The Peculiar

The Peculiar

4.3 27
by Stefan Bachmann
     
 

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The international bestseller and debut novel by teenage author and classical musician Stefan Bachmann is part murder mystery, part gothic fantasy, part clockwork adventure. Best-selling author Rick Riordan said of The Peculiar, "Stefan Bachmann breathes fresh life into ancient magic."

Don't get yourself noticed and you won't get yourself hanged.<

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Overview

The international bestseller and debut novel by teenage author and classical musician Stefan Bachmann is part murder mystery, part gothic fantasy, part clockwork adventure. Best-selling author Rick Riordan said of The Peculiar, "Stefan Bachmann breathes fresh life into ancient magic."

Don't get yourself noticed and you won't get yourself hanged. In the faery slums of Bath, Bartholomew and his little sister Hettie live by these words. Bartholomew and Hettie are Peculiars, and neither faeries nor humans want anything to do with them. But when Peculiars start showing up in London murdered and covered with red tattoos, Bartholomew breaks all the rules and gets himself noticed. Full of magic, dazzling inventions, and intriguing characters such as Mr. Jelliby and Lord Lickerish, this story of friendship, bravery, and nonstop action adventure was hailed by best-selling author Christopher Paolini as "swift, strong, and entertaining. Highly recommended." The Peculiar ends with a spectacular cliff-hanger, and the story concludes in The Whatnot.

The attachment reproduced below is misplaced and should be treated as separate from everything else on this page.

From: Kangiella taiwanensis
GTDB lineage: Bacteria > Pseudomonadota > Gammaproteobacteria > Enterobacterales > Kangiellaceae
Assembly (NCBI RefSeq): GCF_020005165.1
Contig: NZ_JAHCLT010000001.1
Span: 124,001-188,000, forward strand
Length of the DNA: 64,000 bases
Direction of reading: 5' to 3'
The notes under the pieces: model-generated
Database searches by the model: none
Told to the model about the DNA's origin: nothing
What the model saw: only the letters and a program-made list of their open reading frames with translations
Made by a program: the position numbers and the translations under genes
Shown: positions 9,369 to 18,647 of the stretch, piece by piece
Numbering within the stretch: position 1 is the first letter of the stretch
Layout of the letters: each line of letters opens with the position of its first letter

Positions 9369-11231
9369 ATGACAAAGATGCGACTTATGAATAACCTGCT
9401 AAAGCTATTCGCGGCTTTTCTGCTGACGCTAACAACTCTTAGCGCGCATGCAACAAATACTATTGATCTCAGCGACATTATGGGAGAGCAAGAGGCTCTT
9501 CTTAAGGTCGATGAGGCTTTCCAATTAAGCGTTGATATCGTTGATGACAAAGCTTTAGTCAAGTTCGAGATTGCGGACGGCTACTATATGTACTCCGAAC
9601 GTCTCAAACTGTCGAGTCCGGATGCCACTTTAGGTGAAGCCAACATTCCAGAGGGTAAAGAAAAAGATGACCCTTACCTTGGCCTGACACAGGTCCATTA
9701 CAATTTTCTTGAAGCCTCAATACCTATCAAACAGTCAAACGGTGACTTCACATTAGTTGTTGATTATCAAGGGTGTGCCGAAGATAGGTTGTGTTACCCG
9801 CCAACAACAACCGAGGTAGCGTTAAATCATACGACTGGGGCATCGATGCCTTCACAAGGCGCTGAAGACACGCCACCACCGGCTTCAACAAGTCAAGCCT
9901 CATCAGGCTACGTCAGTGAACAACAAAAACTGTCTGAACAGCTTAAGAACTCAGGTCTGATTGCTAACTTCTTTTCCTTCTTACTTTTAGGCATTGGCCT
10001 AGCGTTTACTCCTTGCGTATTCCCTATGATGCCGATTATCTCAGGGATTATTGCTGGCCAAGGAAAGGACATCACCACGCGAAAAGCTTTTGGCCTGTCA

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Editorial Reviews

School Library Journal
Gr 5–8—This gripping debut novel opens with a prologue that describes how the fairies left their own land, came to England, fought a war with the humans, and lost, leading to a mechanical Age of Smoke where church bells, iron, and mechanics are used to prevent magic. In this alternative world, Bartholomew Kettle and his sister, Hettie, are changelings, also called Peculiars, children of a human mother and a faery father who has abandoned the family. They live in the faery slums of Bath and follow their mother's rule, "Don't get yourself noticed and you won't get yourself hanged." When Bartholomew watches a beautiful lady from his window, she notices him, and his adventures begin. The lady is involved in a plot whose victims are changeling children, and when Hettie is kidnapped, Bartholomew joins forces with Arthur Jelliby, a member of Parliament who is investigating the plot and sees the boy as a person, not just a Peculiar. Arthur and Bartholomew begin to understand the scale of the plan and the danger that faces all of England, and they travel across the country to gather clues and save Hettie. Bachmann began writing this novel when he was only 16, and he's still a teenager, making the atmospheric writing and tense plotting even more of an accomplishment. The Peculiar combines fantasy, mystery, and suspense with a wry humor and unusual characters to create an intriguing, thought-provoking whole that will leave readers looking forward to sequels. Fans of Neil Gaiman's The Graveyard Book (HarperCollins, 2008) and young steampunk enthusiasts will find much here to enjoy.—Beth L. Meister, Milwaukee Jewish Day School, WI